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Computational Research on Lithium Ion Battery Materials

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Crystals of LiFePO4 and related materials have recently received a lot of attention due to their very promising use as cathodes in rechargeable lithium ion batteries. This thesis studied the electronic structures of FePO4 and LiMPO4, where M=Mn, Fe, Co and Ni within the framework of density-functional theory. The ¯rst study compared the electronic structures of the LiMPO4 and FePO4 materials in their electrochemically active olivine form, using the LAPW (linear aug- mented plane wave) method [1]. A comparison of results for various spin con¯gura- tions suggested that the ferromagnetic con¯guration can serve as a useful approxima- tion for studying general features of these systems. The partial densities of states for the LiMPO4 materials are remarkably similar to each other, showing the transition metal 3d states forming narrow bands above the O 2p band. By contrast, in absence of Li, the majority spin transition metal 3d states are well-hybridized with the O 2p band in FePO4. The second study compared the electronic structures of FePO4 in several crys- tal structures including an olivine, monoclinic, quartz-like, and CrVO4-like form [2, 3]. For this work, in addition to the LAPW method, PAW (Projector Augmented Wave) [4], and PWscf (plane-wave pseudopotential) [5] methods were used. By care- fully adjusting the computational parameters, very similar results were achieved for the three independent computational methods. Results for the relative stability of the four crystal structures are reported. In addition, partial densities of state analyses show qualitative information about the crystal ¯eld splittings and bond hybridizations and help rationalize the understanding of the electrochemical and stability properties of these materials.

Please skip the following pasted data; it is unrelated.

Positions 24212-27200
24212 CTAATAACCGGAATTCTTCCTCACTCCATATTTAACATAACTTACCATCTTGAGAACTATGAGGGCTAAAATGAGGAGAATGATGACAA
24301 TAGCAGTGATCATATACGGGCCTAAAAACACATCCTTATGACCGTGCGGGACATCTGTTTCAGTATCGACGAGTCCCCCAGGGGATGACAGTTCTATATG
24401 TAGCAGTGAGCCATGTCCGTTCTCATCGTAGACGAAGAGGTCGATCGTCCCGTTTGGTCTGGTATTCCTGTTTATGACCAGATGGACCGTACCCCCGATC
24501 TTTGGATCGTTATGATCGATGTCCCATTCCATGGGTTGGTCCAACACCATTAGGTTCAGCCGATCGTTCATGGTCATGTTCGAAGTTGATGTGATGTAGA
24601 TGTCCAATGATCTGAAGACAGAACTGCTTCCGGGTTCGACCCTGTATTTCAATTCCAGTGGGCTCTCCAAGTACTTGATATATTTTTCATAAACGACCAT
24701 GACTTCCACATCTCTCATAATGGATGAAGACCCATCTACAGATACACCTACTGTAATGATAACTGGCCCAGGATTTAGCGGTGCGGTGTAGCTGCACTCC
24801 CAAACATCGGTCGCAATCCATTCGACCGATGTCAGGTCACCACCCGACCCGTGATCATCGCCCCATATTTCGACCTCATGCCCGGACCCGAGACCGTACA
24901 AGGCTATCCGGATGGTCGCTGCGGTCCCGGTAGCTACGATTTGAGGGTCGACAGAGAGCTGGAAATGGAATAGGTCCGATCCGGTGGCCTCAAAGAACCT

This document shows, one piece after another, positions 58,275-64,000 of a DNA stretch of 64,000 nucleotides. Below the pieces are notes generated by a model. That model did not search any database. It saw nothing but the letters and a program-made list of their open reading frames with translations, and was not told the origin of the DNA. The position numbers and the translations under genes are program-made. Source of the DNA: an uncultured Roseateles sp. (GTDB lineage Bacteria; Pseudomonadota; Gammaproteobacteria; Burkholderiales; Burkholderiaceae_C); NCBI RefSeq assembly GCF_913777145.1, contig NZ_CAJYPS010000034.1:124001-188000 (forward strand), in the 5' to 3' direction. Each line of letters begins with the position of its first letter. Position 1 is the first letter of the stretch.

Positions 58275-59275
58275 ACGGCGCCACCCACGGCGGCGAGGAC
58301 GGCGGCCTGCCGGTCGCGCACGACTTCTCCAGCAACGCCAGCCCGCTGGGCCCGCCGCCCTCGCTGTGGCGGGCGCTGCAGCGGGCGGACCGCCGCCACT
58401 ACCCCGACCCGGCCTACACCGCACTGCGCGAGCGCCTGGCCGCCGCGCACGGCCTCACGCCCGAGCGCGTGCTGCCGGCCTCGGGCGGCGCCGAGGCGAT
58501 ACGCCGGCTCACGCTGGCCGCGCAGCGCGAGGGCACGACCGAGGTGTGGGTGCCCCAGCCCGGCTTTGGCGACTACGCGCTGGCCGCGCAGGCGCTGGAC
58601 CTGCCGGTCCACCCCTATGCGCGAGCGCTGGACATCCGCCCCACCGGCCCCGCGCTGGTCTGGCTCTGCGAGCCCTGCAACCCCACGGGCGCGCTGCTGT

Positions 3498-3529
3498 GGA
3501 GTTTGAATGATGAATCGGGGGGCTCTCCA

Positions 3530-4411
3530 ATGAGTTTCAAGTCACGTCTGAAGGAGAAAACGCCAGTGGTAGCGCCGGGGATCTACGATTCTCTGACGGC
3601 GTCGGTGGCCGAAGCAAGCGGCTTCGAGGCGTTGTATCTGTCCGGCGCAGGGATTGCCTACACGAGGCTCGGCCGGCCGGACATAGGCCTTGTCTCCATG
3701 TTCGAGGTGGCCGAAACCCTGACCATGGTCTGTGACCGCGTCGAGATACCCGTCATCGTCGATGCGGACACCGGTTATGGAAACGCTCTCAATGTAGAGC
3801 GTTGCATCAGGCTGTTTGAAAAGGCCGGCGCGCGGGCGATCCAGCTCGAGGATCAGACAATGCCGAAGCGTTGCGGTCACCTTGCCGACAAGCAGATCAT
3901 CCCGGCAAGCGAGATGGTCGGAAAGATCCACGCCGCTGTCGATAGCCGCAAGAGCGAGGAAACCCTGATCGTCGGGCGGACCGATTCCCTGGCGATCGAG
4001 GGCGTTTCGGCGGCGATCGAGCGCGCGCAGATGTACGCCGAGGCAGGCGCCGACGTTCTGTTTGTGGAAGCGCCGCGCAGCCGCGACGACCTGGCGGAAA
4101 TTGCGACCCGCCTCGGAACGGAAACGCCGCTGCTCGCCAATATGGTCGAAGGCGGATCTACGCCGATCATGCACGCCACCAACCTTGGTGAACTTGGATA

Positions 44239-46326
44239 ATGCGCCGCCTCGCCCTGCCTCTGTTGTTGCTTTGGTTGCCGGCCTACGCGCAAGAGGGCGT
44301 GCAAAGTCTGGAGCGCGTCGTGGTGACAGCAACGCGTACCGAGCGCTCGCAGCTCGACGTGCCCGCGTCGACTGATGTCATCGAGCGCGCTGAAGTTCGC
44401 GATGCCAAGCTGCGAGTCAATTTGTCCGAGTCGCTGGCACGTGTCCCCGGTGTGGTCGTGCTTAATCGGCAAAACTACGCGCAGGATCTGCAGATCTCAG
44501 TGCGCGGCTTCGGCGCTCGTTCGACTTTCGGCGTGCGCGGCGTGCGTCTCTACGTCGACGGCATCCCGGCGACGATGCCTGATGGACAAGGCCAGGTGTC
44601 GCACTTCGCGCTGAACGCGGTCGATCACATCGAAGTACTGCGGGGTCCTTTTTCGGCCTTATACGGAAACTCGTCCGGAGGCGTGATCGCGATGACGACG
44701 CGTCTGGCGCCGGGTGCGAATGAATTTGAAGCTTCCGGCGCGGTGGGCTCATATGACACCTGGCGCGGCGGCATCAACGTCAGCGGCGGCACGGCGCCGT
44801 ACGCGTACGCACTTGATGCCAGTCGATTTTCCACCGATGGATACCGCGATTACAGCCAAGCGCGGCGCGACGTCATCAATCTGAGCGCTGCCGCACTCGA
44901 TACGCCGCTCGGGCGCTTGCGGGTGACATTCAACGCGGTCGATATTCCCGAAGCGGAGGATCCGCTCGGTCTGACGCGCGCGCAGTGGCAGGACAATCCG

lithium ion battery
Tang, Ping (author)
tangp.tp@gmail.com (authorEmail)
Akbar Salam (committee chair)
Natalie A. W. Holzwarth (committee member)
Keith D. Bonin (committee member)
Greg Cook (committee member)
G. Eric Matthews (committee member)
Tang, Ping
2008-09-28T10:54:10Z (accessioned)
2010-06-18T18:59:26Z (accessioned)
2008-11-13 (available)
2008-09-28T10:54:10Z (available)
2010-06-18T18:59:26Z (available)
2006-08-01 (issued)
null (defenseDate)
Physics (discipline)
Wake Forest University (grantor)
PHD (level)
http://hdl.handle.net/10339/14852 (uri)
etd-09252007-104445 (oldETDId)
Release the entire work immediately for access worldwide. (accessRights)
I hereby certify that, if appropriate, I have obtained and attached hereto a written permission statement from the owner(s) of each third party copyrighted matter to be included in my thesis, dissertation, or project report, allowing distribution as specified below. I certify that the version I submitted is the same as that approved by my advisory committee. I hereby grant to Wake Forest University or its agents the non-exclusive license to archive and make accessible, under the conditions specified below, my thesis, dissertation, or project report in whole or in part in all forms of media, now or hereafter known. I retain all other ownership rights to the copyright of the thesis, dissertation or project report. I also retain the right to use in future works (such as articles or books) all or part of this thesis, dissertation, or project report. (license)
Computational Research on Lithium Ion Battery Materials

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